I agree with @Aethelflaed about privilege. That can probably depend on your state’s law. Check it out before listening to us.

But generally, I think if it’s relevant to your therapy, it might just be better to tell him. It’s not a very dangerous drug, but it does have risks in relation to certain conditions. If you have a family history of schizophrenia, for instance, you might consider abstaining. Unless your parents are especially draconian, the risk of them finding out could be lower than some other risk you aren’t yet aware of.

Hopefully this isn’t approaching lecture territory, but I have had experiences with at least two stalkers whose conditions were almost certainly exacerbated by excessive marijuana use. While I don’t like telling people what to do, I also don’t like that many people present marijuana as virtually risk-free.

zenvelo's avatar

I checked with a friend who is a clinical psychologist, she states, “Considering California laws about juvenile client privacy, smoking pot is not considered a reason to break confidentiality. Every state is different though.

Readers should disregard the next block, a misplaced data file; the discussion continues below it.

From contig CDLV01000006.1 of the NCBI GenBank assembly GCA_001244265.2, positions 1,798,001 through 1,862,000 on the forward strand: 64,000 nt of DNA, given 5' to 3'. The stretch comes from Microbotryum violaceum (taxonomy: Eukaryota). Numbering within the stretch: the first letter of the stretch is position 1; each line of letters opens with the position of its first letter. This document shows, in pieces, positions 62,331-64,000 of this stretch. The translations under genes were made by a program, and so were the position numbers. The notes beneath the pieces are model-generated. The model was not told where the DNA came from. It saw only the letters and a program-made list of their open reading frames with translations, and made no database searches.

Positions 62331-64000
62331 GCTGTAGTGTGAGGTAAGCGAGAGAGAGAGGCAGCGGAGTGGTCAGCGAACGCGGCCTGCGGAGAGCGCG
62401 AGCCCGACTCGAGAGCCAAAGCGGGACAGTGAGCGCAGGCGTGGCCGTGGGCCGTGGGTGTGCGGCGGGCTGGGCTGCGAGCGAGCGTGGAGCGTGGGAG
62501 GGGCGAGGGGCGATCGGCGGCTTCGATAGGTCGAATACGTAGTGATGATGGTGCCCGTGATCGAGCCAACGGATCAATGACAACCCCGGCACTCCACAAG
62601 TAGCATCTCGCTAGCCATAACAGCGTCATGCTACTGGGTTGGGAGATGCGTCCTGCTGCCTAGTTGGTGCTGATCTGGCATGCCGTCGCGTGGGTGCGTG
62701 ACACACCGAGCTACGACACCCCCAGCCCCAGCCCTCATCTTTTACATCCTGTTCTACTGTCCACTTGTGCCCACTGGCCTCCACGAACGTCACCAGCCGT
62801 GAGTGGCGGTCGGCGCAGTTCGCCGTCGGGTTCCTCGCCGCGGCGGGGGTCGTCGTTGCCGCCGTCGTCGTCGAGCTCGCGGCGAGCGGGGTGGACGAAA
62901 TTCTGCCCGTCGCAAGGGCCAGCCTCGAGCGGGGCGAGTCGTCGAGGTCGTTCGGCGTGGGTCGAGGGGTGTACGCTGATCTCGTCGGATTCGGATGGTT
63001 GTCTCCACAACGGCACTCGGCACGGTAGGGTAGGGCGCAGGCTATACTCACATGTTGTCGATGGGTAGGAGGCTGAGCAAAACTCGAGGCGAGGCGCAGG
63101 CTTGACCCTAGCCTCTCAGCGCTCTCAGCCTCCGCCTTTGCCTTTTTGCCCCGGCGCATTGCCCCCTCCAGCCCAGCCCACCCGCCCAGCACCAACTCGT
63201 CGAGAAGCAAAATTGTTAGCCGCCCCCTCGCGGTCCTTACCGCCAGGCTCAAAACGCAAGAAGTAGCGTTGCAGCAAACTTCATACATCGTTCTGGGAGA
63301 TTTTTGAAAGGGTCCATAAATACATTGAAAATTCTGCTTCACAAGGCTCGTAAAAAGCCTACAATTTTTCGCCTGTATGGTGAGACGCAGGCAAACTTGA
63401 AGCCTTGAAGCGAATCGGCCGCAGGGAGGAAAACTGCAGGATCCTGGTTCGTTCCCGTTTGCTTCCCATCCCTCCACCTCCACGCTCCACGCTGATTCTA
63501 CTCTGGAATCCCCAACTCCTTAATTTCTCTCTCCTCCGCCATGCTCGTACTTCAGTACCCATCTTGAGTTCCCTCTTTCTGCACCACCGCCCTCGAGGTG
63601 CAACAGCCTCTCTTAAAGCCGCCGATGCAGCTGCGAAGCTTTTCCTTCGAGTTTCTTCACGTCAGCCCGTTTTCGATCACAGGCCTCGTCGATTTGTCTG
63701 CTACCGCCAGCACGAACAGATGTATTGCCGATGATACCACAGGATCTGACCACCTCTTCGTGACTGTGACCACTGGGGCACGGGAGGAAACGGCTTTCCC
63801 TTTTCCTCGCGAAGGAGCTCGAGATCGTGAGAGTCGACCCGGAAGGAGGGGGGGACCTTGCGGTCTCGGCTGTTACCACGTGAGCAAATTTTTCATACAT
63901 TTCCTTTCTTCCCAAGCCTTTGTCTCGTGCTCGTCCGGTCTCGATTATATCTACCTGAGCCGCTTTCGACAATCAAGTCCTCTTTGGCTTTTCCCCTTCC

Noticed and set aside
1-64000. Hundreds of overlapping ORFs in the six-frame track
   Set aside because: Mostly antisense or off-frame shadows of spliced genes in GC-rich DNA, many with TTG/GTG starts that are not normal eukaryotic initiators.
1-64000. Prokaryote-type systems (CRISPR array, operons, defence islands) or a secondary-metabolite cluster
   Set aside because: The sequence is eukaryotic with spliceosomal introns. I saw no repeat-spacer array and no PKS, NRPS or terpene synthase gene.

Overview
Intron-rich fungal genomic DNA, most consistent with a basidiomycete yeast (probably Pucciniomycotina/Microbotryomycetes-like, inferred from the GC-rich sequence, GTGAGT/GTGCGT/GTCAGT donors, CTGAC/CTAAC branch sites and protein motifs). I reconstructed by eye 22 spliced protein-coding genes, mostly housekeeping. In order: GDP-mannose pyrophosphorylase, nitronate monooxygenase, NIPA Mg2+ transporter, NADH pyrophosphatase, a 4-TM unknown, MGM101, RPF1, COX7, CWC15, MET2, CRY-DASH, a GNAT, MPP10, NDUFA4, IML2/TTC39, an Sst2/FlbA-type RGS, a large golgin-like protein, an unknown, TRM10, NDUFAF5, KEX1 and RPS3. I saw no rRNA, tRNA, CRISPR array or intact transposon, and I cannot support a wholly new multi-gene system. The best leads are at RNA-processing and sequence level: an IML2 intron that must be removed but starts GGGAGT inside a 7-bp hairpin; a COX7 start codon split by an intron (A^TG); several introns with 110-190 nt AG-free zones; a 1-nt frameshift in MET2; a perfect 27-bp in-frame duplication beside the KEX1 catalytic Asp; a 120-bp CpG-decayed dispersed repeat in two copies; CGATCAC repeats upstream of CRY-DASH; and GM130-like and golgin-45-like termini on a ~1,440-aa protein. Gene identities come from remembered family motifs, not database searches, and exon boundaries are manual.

rooeytoo's avatar

One of the stupidest things you can do in this world is to lie or not be completely honest with your shrink. It just isn’t going to work that way.

The absolute stupidest thing you can do in this world is to lie to yourself. That is even worse than lying to your shrink.

bolwerk's avatar

@rooeytoo: but if his pot smoking isn’t relevant to his therapy, the nature of which he didn’t quite specify, he doesn’t necessarily need to tell the shrink. Given that he is self-described as bipolar, it might be prudent in this case, but it’s not fair to call him a liar when he’s withholding information that potentially affects his privacy, and perhaps his physical safety if it gets out.

Either way, lying can be avoided by not bringing it up.

woodcutter's avatar

Don’t do it, is my first reaction, unless there my be a reaction to any scripts they might get you started on. It could open up an ugly can of worms. Anyway if this therapist is any good they’ll figure it out but I wouldn’t volunteer that information yet, being you are still legally a minor. It’s that damn legality mess.

rooeytoo's avatar

@bolwerk – I should have said not being completely honest and open with your shrink instead of lying. Semantics I think but there you are.